Anyway, we rode gravel for 4 or 5 miles. I’m sure it was a little unsettling for some riders to ride past a Dead End sign with 90 miles remaining, but that’s exactly what we did.
For those of us that ride gravel around Jeff City, we knew where this “Dead End” would take us. For a car, it is indeed a dead-end. On a bike, however, you get to cross the very cool Rutherford Bridge over Cedar Creek.
From the bridge, we hiked our bikes up a big, muddy hill and started riding more gravel, a bit of pavement, and then more gravel. Somewhere along the way, Travis and I lost Adam, but we didn’t realize it until we turned onto CR 326 and ran into our friends Aaron Lackman and Justin Nemeth along with a couple of guys I didn’t know.
It was brutally hot by now, and the two guys we didn’t know didn’t seem to be doing too well. I thought about waiting for Adam, but we had discussed this very scenario earlier in the day. We both agreed to go on without the other if one of us dropped off the back. Since it was only a few more miles until the manned checkpoint and bag drop, we rode on, hoping Adam would catch us there.
When we got there, we saw probably 8 riders sitting in the shade, resting and refueling before heading out on the last of the two stretches of single track.
The gear drop couldn’t have come at a better time for me. Knowing there was less than 20 miles to go before I could resupply my water and food, I had been pounding my water and food since my last stop at the end of the first section of singletrack, and I was running precariously low. Drinking ice-cold water was heavenly after chugging hot water and e-Fuel for so long. Big thanks to Mo and Chadwick for volunteering there! There was another guy helping out there, too, but I don’t remember his name. Regardless, thanks to him too!
Some of the riders looked like they were feeling pretty fresh, others looked a little rough, and some looked like they wanted to die. Kind of like this poor guy:
I was just beginning to worry about Adam as he rolled up. He seemed to be doing well enough. He didn’t look fresh, but he didn’t look like he was dying either. He said he was going to chill there and fill up with water. I gave him what was left out of my drop bag since he forgot to pack one, and I headed back out with a handful of riders including Travis, Aaron, and Justin.
I was dreading this next section of singletrack. I had helped Bob and Cary Maloney weed-eat and clear the trails on Friday, but Bob had gone back out there to find that horseback riders had already trashed part of them. Bummer because they were in great shape less than 48 hours earlier. If this section of trail took as much out of me as the first section, then my ride might be over.
Fortunately, the trails were in much better shape than I expected. They weren’t great, but there were some fun, rideable sections to go along with the muddy, destroyed-by-horses sections. I exited the single track feeling good. Travis seemed like he was starting to struggle a bit, though.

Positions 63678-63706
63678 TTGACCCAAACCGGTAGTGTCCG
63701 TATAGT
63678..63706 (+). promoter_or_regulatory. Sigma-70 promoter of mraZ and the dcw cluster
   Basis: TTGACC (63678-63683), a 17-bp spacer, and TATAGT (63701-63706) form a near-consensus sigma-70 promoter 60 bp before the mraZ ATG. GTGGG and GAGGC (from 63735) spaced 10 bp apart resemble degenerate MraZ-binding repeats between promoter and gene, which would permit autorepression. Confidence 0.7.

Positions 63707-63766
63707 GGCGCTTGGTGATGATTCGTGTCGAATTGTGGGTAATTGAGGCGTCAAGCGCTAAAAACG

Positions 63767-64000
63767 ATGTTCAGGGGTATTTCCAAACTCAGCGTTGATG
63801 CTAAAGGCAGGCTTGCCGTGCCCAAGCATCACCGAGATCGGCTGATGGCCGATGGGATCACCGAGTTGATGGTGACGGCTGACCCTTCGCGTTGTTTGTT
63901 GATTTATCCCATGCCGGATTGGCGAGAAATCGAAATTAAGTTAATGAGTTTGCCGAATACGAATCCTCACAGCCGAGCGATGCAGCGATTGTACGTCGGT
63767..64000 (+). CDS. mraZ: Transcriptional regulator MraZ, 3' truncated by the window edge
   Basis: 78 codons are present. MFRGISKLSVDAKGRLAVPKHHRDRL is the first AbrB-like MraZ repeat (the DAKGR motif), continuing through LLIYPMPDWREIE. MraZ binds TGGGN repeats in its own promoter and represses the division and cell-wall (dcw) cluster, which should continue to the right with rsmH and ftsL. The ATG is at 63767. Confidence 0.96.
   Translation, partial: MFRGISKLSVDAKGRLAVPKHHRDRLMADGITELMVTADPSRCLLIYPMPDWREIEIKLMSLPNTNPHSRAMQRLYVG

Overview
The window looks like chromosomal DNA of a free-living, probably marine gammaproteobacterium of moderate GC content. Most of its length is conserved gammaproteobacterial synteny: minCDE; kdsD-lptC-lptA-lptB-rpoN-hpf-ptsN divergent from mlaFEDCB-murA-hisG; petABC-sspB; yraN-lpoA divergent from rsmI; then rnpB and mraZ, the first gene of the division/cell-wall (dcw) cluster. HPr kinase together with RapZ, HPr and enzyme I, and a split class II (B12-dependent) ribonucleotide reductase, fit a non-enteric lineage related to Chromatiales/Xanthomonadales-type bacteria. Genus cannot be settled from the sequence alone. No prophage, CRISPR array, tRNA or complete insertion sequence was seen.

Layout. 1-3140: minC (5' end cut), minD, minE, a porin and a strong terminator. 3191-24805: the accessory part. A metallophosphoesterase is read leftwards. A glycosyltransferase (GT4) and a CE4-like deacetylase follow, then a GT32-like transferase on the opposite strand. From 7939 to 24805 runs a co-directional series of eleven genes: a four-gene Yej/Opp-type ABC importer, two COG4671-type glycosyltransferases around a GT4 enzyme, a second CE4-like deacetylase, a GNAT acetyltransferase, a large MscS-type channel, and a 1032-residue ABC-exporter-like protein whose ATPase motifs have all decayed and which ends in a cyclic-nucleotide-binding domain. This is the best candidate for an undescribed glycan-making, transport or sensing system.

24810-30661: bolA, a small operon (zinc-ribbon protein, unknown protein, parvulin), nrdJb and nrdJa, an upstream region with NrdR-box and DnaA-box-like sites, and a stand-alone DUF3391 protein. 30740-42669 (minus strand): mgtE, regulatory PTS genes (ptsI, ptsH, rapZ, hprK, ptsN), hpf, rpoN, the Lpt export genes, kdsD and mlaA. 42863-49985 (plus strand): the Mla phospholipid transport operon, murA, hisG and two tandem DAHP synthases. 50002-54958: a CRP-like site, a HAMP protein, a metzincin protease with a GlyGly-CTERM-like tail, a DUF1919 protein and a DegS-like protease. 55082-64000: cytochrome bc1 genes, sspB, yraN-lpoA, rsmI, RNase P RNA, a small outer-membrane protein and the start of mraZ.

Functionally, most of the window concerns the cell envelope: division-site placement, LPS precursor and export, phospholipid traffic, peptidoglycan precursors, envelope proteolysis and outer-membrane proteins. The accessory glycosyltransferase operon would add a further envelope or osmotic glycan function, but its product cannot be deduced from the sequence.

We ended up playing leapfrog with Randy and Dana from Team Red Wheel on the next several miles of gravel, and for whatever reason, I was starting to feel really good at this point. I must have finally caught up with my hydration and nutrition. It’s a good thing, too. Standing between us and the Hams Prairie Store 20 miles away were lots of big hills.
Being on a singlespeed, you either ride hard up the hills, or you get off and push your bike. There really isn’t much in-between. So at the start of every hill, I had to go up ahead of our little 6-person group and then wait at the top so they would catch up. I’m definitely not a good climber by any stretch of the imagination, but I had no granny-gear with which to spin up the hills. Believe me, if I had it, I would have gladly used it.
At the top of one hill, I waited for the group. Then I waited some more. After a few minutes, I thought something must have gone wrong, so I turned around and went back. Thankfully, they were just around the corner and not all the way back down the brutal hill. Everyone but Travis was pulled over talking to Randy’s girlfriend (or was it wife?). Travis had fallen off the group, but it would have been suicide to ride back down the hill for him. Fortunately, Randy’s girlfriend/wife said she’d drive back to check on him for us. Big thanks to her.
So we continued on our way. I kept riding ahead on the climbs and waiting at the top. Again, I want to make it clear that I’m not saying I’m a good climber. In fact, I kind of suck at hills. If I could have gone any slower up the hills without walking, I would have. The only problem with riding ahead and waiting was the heat. It was really starting to get to me. Sitting at the top of each climb in the blazing sun with no breeze was terrible. After one long, slow climb, I just couldn’t bring myself to stop. The thought of stopping as the sun torched my skin was too much. Since the others were still together, I decided to just cruise on, knowing that I would soon see them at the Hams Prairie Store at mile 69-70.